As already mentioned, the South African War also played a role in fashion. It influenced the design and colouring of women's dress. Examples for the influence are khaki hats and blouses with red applications or yellow skirts. Khaki, red and yellow are colours that can be found in traditional clothing of African peoples.
The Edwardian era (1901–1910) introduced a new style in women's underclothing. The underclothing was very different from the one that was worn in the 19th century. At the beginning of the 20th century, people became aware of the sex attraction underclothing is capable to display. Also en vogue was the so called "Ulster". "Ulster" was the name that was used for certain top coats. Three-quarter and full-length capes with wide revers were very common at this time. In 1907, women wore coats that looked like men's morning coats and in 1908 ground-length coats came into fashion. In 1909, the so called full-length or half-length "Russian" coat became popular. The "Russian" coat was characterized by a belt and an embroidered border. Coats with horizontal decoration bands or with big buttons became fashionable, too.
The changes in fashion which had begun at the very beginning of the 20th century were suppressed by new styles that arose during World War I. Between 1913 and 1916, the brassiere was introduced and the emphasis in evening dresses was put on the bosom. However, from 1915 on, skirts became wider and shorter and the cut of jackets and coats was influenced by the army officer’s tunic. In 1918, waists and the bosom did not play a big role anymore. The middle of the body became more important. This resulted in the attempt to introduce a "National Standard Dress", which ended unsuccessfully.
After the war there was a backsliding in fashion to 1913. Skirts were longer and the hobble skirt was en vogue again; but also tight tube-like dresses were worn in these days. This led to a reduction of the mass of underclothing and put more emphasis on the body itself. From 1920-1930, the focus in fashion was on youth. This was an effect of the war since the death of many young men resulted in a glorification of the male youth. It became typical for girls to flatten their breasts and to hide their waist since this was the ideal of a girl in this time. The beginning recovery of economy might be the factor that brought a change in fashion again in 1925. Women's clothes, especially evening wear, were cut in a more feminine line but important to mention the ideal of the youthfulness was still alive. The first skirts with a flare and flounces were introduced. As the skirts had been very short up to that point, from 1928 on they became longer. Also important to mention is the emergence of the zip fastener. First used in the U.S. Navy, it was found in 1925 in Britain, too.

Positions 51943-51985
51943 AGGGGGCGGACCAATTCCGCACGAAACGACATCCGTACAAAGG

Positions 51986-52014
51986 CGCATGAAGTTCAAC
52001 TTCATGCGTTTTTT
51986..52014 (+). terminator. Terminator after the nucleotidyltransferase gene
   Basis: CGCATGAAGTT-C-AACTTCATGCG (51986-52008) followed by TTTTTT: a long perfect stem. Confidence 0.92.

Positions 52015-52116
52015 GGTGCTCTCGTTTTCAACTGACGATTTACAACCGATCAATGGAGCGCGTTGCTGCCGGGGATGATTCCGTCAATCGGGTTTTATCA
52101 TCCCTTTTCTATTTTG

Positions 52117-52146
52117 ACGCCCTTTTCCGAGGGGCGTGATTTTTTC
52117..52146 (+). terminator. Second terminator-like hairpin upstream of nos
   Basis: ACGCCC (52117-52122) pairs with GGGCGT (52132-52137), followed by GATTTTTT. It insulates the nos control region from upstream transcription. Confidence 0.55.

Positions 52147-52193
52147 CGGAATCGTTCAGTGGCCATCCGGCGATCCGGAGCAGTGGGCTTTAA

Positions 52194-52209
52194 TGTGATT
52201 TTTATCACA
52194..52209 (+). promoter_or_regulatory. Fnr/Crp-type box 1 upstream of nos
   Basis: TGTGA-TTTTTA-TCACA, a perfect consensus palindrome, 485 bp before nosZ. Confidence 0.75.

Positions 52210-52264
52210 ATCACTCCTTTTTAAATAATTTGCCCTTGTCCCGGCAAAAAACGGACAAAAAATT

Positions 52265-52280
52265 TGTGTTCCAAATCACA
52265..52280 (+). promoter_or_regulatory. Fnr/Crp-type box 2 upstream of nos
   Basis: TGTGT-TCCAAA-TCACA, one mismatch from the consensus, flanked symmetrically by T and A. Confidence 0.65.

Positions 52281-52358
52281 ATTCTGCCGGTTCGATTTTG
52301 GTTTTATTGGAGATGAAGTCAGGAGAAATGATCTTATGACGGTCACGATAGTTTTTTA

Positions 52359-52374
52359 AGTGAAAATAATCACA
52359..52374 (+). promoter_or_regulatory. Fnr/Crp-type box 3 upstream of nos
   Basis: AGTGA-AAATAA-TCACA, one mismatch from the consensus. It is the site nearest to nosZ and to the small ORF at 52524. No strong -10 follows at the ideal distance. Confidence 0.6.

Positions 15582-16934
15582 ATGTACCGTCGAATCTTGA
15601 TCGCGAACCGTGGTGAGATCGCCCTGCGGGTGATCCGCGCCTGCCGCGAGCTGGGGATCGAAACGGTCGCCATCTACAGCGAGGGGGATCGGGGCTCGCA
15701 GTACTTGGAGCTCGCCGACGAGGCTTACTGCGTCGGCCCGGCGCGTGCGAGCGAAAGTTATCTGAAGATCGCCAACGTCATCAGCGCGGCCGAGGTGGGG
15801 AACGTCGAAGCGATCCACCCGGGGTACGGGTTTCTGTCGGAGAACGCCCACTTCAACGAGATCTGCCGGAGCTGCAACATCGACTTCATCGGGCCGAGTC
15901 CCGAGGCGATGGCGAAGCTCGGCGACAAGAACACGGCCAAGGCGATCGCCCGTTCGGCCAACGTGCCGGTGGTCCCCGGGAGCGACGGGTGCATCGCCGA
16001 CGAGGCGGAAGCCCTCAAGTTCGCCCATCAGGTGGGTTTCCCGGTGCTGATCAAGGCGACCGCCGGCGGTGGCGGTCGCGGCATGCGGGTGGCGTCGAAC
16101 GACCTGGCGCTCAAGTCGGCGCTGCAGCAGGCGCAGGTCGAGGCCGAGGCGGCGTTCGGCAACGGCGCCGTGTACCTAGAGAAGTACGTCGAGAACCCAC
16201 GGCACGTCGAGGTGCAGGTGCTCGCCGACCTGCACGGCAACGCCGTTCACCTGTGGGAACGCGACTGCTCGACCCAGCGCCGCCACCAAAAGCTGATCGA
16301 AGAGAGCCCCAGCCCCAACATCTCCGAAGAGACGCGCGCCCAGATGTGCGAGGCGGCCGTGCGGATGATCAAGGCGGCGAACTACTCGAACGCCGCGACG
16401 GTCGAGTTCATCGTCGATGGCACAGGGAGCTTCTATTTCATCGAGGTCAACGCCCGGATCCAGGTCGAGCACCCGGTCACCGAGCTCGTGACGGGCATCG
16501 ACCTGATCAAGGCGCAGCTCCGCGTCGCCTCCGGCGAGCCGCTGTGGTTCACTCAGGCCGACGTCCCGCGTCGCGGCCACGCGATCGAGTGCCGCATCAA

With the Great Depression came the change to a feminine ideal of womanliness again. The waist line was put higher and the skirts became longer. In addition, the cut of women's clothes was more complex, which made a more elegant silhouette. In contrast to the day costume, the evening costume exudes much more sex appeal.
Furthermore, royal occasions had influence on fashion in the 1930s, e.g. the marriage of the Duke of Kent to Princess Marina of Greece in 1934, the Silver Jubilee of King George V in 1935 and the Coronation of King George VI and Queen Elizabeth in 1937. The wardrobes of women with fashion awareness contained Marina hats, Jubilee blue and Royal purple.
During World War II, the woman's wardrobe was reduced to a minimum. In 1942, "utility" clothes were introduced. The utility clothes included suits, dresses and top coats. The standard patterns for these clothes were produced by a committee of designers. The prices for these clothes were controlled. Something special about it was the label that looked like a double crescent, which all clothes carried. The "utility" clothes should create a uniform style for all civilians, even though the manufactures achieved differences in the clothes.
The end of war brought a tenor among women for anti-uniforms, longer skirts and curves. After the traditional materials reappeared, the new synthetics and plastics came up in 1946. Christian Dior created the "New Look" in France at this time. This look did not find real acceptance in Britain.
In 1949, the next remarkable change in costume started. The skirts length was reduced from very long to thirteen inches from the ground. The shape was a middle course between wide and slim. As a lot of women had to wear trousers during the war, they began to wear trousers by choice at this point.
Together with the synthetics and plastics, nylon also emerged in 1946. In the post-war years, nylon was available for people from ex-R.A.F. parachutes. People began to make blouses, lingerie, children's wear, curtains and several other things out of these parachutes.
- http://thescotsman.scotsman.com/latestnews/Charles-Stewart.2268526.jp (date: 17 June 2008, 13:26)
- http://content.lib.washington.edu/costumehistweb/fashion-trends.html (date: 17 June 2008, 14:00)
- Alan Mansfield & Phillis Cunnington (1973). Handbook of English Costume in the Twentieth century, 1900-1950. London: Faber and Faber Limited
- Iris Brooke (1972). A History of English Costume. New York: Theatre Arts Books